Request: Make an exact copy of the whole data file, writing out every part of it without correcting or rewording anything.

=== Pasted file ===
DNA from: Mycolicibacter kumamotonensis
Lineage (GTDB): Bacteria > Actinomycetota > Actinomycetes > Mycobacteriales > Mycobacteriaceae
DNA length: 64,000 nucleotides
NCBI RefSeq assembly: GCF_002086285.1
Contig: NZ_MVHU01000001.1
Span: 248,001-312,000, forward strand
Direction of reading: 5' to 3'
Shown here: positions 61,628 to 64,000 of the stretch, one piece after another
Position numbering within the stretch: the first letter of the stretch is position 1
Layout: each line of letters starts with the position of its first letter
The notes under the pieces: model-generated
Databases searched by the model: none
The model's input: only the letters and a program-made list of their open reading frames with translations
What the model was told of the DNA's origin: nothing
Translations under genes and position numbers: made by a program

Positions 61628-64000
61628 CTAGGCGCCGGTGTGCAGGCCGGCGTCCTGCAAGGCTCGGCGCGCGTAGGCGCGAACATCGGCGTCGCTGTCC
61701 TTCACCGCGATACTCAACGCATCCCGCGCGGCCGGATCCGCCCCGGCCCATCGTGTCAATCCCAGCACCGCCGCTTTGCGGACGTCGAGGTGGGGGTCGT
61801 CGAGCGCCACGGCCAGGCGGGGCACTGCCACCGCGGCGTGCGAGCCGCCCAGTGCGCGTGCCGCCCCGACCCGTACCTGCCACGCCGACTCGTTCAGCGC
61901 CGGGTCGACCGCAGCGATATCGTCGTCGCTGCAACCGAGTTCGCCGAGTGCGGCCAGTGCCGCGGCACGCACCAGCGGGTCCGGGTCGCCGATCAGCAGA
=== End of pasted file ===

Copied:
DNA from: Mycolicibacter kumamotonensis
Lineage (GTDB): Bacteria > Actinomycetota > Actinomycetes > Mycobacteriales > Mycobacteriaceae
DNA length: 64,000 nucleotides
NCBI RefSeq assembly: GCF_002086285.1
Contig: NZ_MVHU01000001.1
Span: 248,001-312,000, forward strand
Direction of reading: 5' to 3'
Shown here: positions 61,628 to 64,000 of the stretch, one piece after another
Position numbering within the stretch: the first letter of the stretch is position 1
Layout: each line of letters starts with the position of its first letter
The notes under the pieces: model-generated
Databases searched by the model: none
The model's input: only the letters and a program-made list of their open reading frames with translations
What the model was told of the DNA's origin: nothing
Translations under genes and position numbers: made by a program

Positions 61628-64000
61628 CTAGGCGCCGGTGTGCAGGCCGGCGTCCTGCAAGGCTCGGCGCGCGTAGGCGCGAACATCGGCGTCGCTGTCC
61701 TTCACCGCGATACTCAACGCATCCCGCGCGGCCGGATCCGCCCCGGCCCATCGTGTCAATCCCAGCACCGCCGCTTTGCGGACGTCGAGGTGGGGGTCGT
61801 CGAGCGCCACGGCCAGGCGGGGCACTGCCACCGCGGCGTGCGAGCCGCCCAGTGCGCGTGCCGCCCCGACCCGTACCTGCCACGCCGACTCGTTCAGCGC
61901 CGGGTCGACCGCAGCGATATCGTCGTCGCTGCAACCGAGTTCGCCGAGTGCGGCCAGTGCCGCGGCACGCACCAGCGGGTCCGGGTCGCCGATCAGCAGA